The idea of these founders is to build their SaaS products, increase their market value, and finally sell them to some other big company for a price that easily exceeds millions of dollars. It is a career in which the purpose is not to grow the products, but to build them, experiencing challenges that become functionalities that facilitate life in society.
If you have identified with this life profile, find out below how the value process that your company will have should be done, according to some important factors.
Calculate Valuation for My Company
The value of a company can be defined in several different ways, it depends on the type of business that will be put up for sale, a youtube channel must be valued in a different way than a medical office, and this is due to the model in which it is produced revenue while the former earns money through its audience and engagement, a medical office makes money by providing services locally and for each consultation performed.
The best way to know which format you have chosen to know the value of your company is to understand what type of venture you have, what is the average useful life of this venture and how it generates revenue.
Discounted Cash Flow (DCF)
The Discounted Cash Flow technique is basically an account that considers the estimated profit of the company for a given period (5 years), the estimate of perpetual growth at a small growth rate, the estimate of how much profit the company is worth, at this very moment and enter a discount rate at the end. The discount rate is something a little more subjective, it can vary depending on the market risk, level of indebtedness, and some other associated macroeconomic factors and characteristics of each venture.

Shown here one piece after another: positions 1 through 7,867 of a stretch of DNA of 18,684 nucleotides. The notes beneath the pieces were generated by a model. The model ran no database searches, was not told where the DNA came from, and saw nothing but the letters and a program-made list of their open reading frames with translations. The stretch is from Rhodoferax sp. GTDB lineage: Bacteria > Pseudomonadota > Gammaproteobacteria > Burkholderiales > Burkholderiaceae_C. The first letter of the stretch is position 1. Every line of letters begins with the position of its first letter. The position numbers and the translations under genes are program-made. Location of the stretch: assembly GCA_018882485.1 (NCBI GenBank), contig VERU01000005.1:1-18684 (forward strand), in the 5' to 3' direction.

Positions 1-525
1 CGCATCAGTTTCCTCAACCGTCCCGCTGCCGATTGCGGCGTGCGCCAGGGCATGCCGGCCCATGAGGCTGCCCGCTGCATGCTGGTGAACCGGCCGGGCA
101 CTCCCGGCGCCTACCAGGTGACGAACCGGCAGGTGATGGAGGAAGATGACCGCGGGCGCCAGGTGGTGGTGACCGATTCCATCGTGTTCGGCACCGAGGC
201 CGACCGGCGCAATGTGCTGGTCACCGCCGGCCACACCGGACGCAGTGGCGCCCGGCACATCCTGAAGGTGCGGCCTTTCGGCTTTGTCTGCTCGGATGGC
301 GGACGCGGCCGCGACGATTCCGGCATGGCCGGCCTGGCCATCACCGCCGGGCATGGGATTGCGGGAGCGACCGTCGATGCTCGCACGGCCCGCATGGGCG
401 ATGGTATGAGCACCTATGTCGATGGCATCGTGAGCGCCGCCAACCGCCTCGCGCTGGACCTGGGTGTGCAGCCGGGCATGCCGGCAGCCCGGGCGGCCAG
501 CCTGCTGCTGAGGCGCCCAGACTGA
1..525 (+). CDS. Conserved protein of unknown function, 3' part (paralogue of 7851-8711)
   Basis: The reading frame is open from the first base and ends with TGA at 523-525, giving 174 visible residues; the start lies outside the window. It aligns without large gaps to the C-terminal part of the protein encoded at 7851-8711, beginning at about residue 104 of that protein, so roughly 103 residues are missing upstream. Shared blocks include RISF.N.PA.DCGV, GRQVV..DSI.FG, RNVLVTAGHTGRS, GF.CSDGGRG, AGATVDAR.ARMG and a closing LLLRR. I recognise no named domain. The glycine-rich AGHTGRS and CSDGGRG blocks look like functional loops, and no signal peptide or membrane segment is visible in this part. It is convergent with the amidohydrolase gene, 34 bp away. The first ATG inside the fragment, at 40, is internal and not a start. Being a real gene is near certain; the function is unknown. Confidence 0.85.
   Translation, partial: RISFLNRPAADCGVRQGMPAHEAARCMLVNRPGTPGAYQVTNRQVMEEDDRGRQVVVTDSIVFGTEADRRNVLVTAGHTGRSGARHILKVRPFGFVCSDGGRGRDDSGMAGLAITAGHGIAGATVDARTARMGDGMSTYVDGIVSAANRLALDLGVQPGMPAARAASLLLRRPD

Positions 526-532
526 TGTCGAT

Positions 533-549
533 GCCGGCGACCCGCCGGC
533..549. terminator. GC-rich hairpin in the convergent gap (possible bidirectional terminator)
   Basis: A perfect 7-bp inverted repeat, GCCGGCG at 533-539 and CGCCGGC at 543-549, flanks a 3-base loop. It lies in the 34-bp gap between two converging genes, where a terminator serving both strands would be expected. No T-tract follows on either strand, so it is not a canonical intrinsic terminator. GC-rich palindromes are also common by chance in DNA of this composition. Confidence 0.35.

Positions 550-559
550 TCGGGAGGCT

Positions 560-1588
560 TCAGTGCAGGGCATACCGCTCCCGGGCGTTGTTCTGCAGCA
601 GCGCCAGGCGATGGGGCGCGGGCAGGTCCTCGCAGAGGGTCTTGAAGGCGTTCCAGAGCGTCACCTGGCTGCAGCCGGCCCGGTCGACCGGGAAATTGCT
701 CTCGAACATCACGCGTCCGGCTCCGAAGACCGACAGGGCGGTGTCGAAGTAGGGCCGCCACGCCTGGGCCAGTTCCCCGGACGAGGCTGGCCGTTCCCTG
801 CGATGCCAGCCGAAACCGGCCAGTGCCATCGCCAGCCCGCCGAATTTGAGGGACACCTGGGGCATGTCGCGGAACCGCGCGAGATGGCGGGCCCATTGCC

DCF = Future Cash Flows / (1 + Discount Rate) Number of Periods
To be able to do all this, it is necessary to analyze the company's financial history in recent years, estimate an appropriate discount rate to bring the present value stream into the company today, perform some realistic actions on what the future profit will be, and also estimate some secondary discount rates, typically related to the size of the company, number of employees, and possible lack of liquidity.]